* In an early episode of ''WesternAnimation/EdEddNEddy'', Edd is counting grains of sugar to add to their energy drinks. He asks Eddy to help him. While Edd is looking away, Eddy adds one full bag of sugar into the energy drink. The end result? The energy drink has tons of sugar in it (unbeknown to Edd), Edd tastes tests it and goes hyper due to sugar rush.
** In another episode, while making omelettes Edd uses a spoon to take a small amount of butter from a stick. Eddy thans him and takes the stick. Eddy has a habit of not measuring ingredients in cooking and simply using as much of it as he can find.
* Shown in one of the "Aesop and Son" segments of ''WesternAnimation/RockyAndBullwinkle''. In the tale, a bunch of animals cook a stew but won't let a bear eat any of it because he didn't contribute any ingredients. After spending the episode trying to catch a goldfish, the fish tricks the dimwitted bear with an ''undersea mine'' it had painted golden. The other animals aren't any smarter and also think it's a goldfish. Boom. When Aesop tries to give the aesop "Too many cooks spoil the broth", his son is ComicallyMissingThePoint because the story was about stew instead of broth.
* A minor example in one episode of ''WesternAnimation/AdventuresOfTheGummiBears'': Cubbi, Sunni, and Tummi have sneaked into Castle Dunwyn in the hopes of using the [[AnachronismStew pressure cooker]] there to replicate a famous chef's recipe for taffy. This goes wrong early on, when ''each'' of them add ingredients to the pot without realizing the others have done so already - all the more since Tummi dumps his ingredients in ''along with their containers.'' It's no surprise that the entire endeavor goes explosively wrong in the end.
* In the ''WesternAnimation/MyLittlePonyFriendshipIsMagic'' episode "Castle Sweet Castle", the girls decide to decorate Twilight's new castle when they find out that she's been doing everything she could to stay out of it, in an attempt to make it comfortable. When the girls work together, they end up with a room that's more suited to ''their'' styles and not Twilight, but working separately, the rooms they hit end up being much more sensible.
* Used in ''WesternAnimation/ChalkZone'', where Rudy and Penny are trying to design a robot, but because they have different views on how it should work (Penny wants it to be helpful, Rudy wants it to be a superweapon), the design turns out a mess and after being erased, the robot goes on a helpful/destructive rampage in chalkzone. Even worse, Rudy's [[ArchEnemy archenemies]] Scrawl and Craniac discover it and decide to use it in a scheme they were concocting.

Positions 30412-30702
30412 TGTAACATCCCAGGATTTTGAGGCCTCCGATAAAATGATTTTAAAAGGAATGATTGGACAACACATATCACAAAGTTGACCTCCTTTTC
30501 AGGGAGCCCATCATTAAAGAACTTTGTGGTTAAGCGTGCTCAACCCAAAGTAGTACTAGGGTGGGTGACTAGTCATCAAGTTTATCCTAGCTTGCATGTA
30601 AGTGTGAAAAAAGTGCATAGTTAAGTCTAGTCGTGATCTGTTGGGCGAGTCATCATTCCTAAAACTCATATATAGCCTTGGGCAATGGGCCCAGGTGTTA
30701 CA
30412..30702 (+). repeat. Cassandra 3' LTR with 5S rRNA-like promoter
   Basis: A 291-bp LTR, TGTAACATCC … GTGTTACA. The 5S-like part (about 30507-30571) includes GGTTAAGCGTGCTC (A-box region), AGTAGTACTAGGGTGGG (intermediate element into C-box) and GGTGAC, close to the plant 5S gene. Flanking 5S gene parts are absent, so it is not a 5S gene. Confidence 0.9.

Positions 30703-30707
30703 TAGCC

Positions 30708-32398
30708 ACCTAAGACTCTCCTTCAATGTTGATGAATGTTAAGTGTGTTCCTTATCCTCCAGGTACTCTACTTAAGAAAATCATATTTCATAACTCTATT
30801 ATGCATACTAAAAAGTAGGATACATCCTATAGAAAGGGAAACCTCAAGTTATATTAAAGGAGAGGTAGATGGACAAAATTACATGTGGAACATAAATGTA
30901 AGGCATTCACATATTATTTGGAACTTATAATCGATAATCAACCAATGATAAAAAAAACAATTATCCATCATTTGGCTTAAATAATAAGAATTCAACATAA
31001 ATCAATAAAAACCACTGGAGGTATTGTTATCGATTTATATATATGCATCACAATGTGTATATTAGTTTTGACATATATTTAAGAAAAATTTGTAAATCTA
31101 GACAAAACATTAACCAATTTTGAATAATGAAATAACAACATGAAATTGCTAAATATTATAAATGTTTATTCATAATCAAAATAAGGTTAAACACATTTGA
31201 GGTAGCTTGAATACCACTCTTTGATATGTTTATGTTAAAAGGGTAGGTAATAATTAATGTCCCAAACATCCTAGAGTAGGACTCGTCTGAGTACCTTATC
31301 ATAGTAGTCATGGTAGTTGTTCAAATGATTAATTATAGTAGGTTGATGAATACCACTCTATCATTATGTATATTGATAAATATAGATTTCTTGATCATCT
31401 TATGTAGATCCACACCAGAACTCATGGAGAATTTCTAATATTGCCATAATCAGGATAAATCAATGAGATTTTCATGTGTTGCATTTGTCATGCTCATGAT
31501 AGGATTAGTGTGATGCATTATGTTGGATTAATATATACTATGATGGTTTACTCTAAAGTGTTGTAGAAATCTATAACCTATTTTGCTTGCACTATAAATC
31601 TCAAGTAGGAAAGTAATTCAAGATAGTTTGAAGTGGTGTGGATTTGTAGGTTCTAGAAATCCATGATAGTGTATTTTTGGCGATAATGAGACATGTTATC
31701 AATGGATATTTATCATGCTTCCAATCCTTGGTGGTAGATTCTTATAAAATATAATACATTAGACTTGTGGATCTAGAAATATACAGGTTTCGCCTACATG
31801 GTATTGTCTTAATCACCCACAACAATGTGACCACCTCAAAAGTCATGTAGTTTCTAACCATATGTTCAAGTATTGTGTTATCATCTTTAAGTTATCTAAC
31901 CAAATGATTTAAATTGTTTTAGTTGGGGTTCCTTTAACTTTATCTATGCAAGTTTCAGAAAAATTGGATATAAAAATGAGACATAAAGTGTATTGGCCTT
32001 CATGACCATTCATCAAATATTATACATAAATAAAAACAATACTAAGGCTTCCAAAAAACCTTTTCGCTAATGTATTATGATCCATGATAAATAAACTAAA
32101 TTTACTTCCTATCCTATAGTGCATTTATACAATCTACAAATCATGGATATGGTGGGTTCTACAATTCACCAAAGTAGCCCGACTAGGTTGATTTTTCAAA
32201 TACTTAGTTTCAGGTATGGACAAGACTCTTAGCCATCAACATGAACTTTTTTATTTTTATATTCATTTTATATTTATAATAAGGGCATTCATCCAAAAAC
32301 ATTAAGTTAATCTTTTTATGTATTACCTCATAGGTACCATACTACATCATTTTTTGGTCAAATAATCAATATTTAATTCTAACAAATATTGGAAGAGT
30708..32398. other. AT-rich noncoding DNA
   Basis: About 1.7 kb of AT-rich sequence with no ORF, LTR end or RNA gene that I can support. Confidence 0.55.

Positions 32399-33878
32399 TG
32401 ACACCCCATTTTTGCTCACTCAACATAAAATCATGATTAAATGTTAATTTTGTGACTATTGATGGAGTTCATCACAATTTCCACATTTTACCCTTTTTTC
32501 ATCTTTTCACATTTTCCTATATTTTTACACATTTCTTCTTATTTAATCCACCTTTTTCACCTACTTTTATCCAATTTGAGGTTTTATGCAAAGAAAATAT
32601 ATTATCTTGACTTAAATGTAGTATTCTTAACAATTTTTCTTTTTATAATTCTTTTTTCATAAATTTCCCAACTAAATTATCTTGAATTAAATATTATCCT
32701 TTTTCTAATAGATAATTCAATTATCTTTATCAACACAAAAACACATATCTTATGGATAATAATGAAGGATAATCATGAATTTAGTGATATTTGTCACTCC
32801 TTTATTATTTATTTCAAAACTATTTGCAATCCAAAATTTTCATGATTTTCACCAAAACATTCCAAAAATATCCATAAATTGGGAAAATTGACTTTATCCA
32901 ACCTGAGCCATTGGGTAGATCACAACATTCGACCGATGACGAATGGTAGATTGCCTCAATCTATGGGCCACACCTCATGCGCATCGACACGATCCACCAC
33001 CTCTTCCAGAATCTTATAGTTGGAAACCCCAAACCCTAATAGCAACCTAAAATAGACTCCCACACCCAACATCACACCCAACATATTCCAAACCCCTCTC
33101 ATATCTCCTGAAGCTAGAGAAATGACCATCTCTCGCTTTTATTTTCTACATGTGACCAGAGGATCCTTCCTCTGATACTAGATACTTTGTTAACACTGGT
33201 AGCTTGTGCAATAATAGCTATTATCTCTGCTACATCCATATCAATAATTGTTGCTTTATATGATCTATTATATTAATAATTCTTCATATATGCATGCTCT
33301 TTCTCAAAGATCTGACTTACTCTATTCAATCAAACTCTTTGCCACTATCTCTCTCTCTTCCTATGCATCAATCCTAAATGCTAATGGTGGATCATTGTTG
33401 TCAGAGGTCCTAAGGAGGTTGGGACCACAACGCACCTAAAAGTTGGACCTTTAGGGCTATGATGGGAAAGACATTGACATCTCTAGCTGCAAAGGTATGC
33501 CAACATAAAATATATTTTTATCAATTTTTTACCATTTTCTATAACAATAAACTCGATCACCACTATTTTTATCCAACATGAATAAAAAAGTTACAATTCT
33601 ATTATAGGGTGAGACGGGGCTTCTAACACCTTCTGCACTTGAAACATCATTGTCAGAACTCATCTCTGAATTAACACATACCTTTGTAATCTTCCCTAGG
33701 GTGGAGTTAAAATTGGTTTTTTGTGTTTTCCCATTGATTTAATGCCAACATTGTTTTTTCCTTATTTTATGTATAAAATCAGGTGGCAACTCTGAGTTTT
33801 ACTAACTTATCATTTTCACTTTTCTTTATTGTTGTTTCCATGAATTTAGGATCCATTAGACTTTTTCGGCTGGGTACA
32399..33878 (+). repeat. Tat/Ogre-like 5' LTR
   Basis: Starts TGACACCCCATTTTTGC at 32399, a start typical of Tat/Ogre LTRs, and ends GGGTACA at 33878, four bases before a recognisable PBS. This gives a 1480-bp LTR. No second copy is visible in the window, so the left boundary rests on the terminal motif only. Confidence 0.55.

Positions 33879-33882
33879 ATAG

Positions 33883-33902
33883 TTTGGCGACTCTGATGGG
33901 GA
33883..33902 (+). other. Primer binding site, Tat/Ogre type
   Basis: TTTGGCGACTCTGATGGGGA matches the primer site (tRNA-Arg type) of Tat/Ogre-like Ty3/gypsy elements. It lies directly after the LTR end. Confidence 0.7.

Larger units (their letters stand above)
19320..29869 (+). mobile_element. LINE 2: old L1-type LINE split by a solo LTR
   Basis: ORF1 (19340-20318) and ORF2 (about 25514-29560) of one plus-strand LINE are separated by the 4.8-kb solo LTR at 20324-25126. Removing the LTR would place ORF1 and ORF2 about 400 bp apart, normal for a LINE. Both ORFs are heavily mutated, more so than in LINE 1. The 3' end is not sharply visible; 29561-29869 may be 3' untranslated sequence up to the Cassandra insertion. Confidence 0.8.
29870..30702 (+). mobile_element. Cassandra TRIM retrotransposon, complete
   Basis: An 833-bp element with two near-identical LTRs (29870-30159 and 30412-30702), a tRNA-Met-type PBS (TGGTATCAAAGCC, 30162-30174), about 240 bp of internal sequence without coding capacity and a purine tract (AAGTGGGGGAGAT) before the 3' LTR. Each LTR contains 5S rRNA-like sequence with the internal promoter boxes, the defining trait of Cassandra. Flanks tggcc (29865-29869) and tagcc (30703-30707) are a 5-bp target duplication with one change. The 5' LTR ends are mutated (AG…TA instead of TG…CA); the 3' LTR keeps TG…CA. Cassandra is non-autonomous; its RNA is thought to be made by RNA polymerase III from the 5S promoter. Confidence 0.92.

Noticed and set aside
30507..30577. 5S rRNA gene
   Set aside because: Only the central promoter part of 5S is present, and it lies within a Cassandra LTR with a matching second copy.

* In ''WesternAnimation/TheNewAdventuresOfWinnieThePooh'', when Rabbit gets trapped in a fortress he built without a door, Gopher decides to blast him out with dynamite. Before pushing his PlungerDetonator, he comments that only a single keg of dynamite would be necessary...not knowing that Pooh, Tigger, and Piglet had each added a keg to the pile.
* ''WesternAnimation/TheSimpsons'':
** In the episode "The Itchy & Scratchy & Poochie Show", the [[ExecutiveMeddling producers of "Itchy and Scratchy"]] decide the show needs a new [[CousinOliver hip, young character]] to improve its ratings. The result is a Poochie, a character largely designed by committee ("Can we put him in more of a hip-hop context?", "He's gotta be a surfer", "I feel we should rastafy him by 10% or so") that everyone despises after his first episode airs.
** The reason Apu and Manjula got octuplets is because when conceiving, Manjula took fertility drugs...while Apu, Homer, Marge, and Bart slipped her some more without each other knowing.
* In ''WesternAnimation/ThePowerpuffGirls'', Professor Utonium creates a new pet called B.E.E.B.O, telling the girl that he only needed to be fed one time in his life. Unfortunately, the girls each fed him without the others knowing, resulting in B.E.E.B.O going on a ravenous eating rampage.
* In the ''WesternAnimation/{{Arthur}}'' episode "Arthur Writes a Story," for a school assignment, Arthur writes out the story of how he got his dog Pal. But each of his friends whom he shares it with call it boring and offer suggestions to make it "better," which he takes. He ends up writing [[MindScrew a country-western musical set in outer space in which Pal is a striped elephant]], and after his friends hear it, they much prefer his original version.

[[folder:Real Life]]
* Related quote: "It's better for a ship to have one bad captain than two good ones."